The University of Maryland, Baltimore County recently suffered the great loss of Dr. Maurice Berger, Research Professor and Chief Curator for the Center for Art, Design and Visual Culture. Having suffered from coronavirus symptoms, Berger passed away at the age of 63. However, Berger was an innovative, passionate art historian, curator and writer and he deserves to be remembered for far more than as a victim of this pandemic.
Berger’s brilliance shines through every avenue his career has journeyed. He made a grand impression on a vast world of art and visual culture. His abundance of accomplishments sings the legacy of the extraordinary man. As a dedicated advocate for social justice, Berger’s works have fought for equity and representation in visual culture for lives less privileged than his own.
As a gay Jewish man, Berger experienced the prejudice of homophobia as well as anti-semitism; however, he recognized that no mistreatment he had seen could even compare to racism. This passion to unveil the severity of social injustice, specifically in the field of visual culture, and to provide representation of artists affected by these injustices grew into the core of his many projects and curations.
For instance, Berger used his position as a writer for The New York Times to share relationships between race and photography in Race Stories, a monthly column for which he was awarded the International Center of Photograhy’s Infinity Award for Critical Writing and Research in 2018.
Berger also curated For All the World to See: Visual Culture and the Struggle for Civil Rights, a CADVC-hosted exhibit, with which The Smithsonian National Museum of African American History and Culture stood as a collaborative partner for. This was an extraordinary accomplishment that will be marked in his history forever.
He was a true art critic, unafraid to uproot current standards of art and question their validity and justice. With publications such as “Are Art Museums Racist?” Berger grappled with real issues and disparities in the field of visual culture without dilution or fear. His thoughts did not soften for the world. They were blunt. They were honest. They demanded change. Berger said what needed to be heard.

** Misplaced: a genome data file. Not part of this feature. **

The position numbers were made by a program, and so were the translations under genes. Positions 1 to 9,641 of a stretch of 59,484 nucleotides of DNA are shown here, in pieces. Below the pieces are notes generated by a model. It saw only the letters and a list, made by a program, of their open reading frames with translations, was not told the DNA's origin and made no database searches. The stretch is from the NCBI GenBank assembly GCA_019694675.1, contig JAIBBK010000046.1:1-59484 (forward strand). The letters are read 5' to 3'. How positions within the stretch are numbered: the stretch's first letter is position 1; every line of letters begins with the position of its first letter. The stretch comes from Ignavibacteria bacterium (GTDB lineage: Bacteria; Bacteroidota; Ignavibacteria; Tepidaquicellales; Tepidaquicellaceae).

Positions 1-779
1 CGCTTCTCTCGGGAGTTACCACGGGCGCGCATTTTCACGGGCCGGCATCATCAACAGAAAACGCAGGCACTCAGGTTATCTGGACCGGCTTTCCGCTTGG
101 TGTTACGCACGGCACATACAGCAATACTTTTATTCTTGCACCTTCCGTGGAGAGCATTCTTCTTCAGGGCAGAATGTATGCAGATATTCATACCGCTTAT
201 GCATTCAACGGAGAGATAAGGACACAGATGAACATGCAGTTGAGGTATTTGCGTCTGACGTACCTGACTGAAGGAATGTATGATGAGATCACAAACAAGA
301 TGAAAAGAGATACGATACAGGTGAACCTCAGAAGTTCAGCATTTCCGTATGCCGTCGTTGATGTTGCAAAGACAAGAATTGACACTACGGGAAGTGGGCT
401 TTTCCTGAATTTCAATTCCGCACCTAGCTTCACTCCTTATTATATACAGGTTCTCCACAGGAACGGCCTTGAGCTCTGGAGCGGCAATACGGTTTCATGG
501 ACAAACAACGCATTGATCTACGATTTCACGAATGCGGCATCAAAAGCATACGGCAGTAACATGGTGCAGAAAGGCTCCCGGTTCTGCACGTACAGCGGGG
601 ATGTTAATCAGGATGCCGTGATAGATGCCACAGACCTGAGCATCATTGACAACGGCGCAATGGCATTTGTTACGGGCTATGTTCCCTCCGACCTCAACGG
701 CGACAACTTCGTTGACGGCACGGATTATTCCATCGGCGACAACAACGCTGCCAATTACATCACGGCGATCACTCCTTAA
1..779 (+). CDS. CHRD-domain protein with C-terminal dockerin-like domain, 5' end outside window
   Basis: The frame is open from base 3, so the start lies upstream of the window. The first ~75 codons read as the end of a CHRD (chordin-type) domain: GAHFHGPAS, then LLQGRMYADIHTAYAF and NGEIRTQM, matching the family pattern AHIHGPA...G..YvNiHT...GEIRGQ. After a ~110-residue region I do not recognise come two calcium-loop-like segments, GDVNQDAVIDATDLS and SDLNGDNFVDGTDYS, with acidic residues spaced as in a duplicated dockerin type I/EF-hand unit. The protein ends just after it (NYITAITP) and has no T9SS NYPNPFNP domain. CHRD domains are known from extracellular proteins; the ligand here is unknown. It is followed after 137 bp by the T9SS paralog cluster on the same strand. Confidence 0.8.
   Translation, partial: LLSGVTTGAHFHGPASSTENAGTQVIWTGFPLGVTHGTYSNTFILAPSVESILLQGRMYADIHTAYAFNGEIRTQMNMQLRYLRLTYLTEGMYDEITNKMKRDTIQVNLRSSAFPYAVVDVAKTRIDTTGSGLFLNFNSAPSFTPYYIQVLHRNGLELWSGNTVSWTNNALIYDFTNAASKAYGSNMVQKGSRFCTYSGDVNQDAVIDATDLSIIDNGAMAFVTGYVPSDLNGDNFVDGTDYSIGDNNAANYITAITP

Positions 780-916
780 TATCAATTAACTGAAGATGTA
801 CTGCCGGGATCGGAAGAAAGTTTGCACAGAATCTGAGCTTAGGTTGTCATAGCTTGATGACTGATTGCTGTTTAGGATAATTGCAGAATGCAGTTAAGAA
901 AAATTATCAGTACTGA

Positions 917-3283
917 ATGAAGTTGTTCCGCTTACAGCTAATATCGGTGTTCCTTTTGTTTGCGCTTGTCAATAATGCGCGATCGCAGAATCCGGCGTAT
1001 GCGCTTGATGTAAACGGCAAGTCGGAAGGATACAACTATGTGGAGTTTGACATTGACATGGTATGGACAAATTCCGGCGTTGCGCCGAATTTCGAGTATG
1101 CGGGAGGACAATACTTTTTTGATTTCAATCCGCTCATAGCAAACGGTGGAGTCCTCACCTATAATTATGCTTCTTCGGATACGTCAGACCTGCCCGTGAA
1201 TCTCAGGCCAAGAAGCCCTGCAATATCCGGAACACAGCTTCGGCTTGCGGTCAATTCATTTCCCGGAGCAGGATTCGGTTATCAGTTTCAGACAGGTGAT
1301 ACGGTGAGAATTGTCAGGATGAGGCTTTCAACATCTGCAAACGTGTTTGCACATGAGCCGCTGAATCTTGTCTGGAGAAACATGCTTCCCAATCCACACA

At the root of Berger’s career choices and curations was a genuine sense of care. He was generous with his kindness, and those who worked with him will remember him for so. Photographer, writer and community facilitator, seher sikandar, reflects on the memorable impression Berger made, in their short time together, “i had the great pleasure of photographing maurice in his home for undo magazine last year for their issue on aging. in my couple hours with him, he left an indelible impression. he was thoughtful, gentle, passionate, kind, incisive, and generous. an endless well of knowledge and ideas, he was a fascinating and enlivening conversation partner who stirred deep parts within me. a complex embodiment of a life wholly lived— from melancholy to magic— he was an urgent reminder to engage life fully. i remember thinking that i’d just met one of this world’s uniquely remarkable humans. such gratitude. i told him that i’d love to get together again one day— i’m not sure he knew how much i meant that. maurice had a gift, and in knowing him in those two hours, i am certain he’s left a mark on anyone he’s ever met. thank you, maurice, you are loved dearly.”
And of course, Berger had great influence on UMBC as chief curator for the CADVC. He was deeply admired by the community on campus. Symmes Gardner, director of the Center for Art, Design and Visual Culture, reflects on Berger, “Through his work at the Center for Art, Design and Visual Culture as Chief Curator and Research Professor, Dr. Maurice Berger was a tireless champion for civil rights. He purposely constructed each of his exhibition projects and publications to reexamine the roles art and media play in contemporary culture. In doing so, Berger allowed viewers to actively reevaluate cultural constructs familiar to themselves and permit them to expand their concept of human dignity and equality.”
Maurice Berger is not defined by his loss but rather the permanence of his influence. His impact lives among the many artists and people he has helped throughout his life. He will be missed dearly, but he will always be remembered for who he was, what he achieved and what he built to be the stepping stones for others to achieve.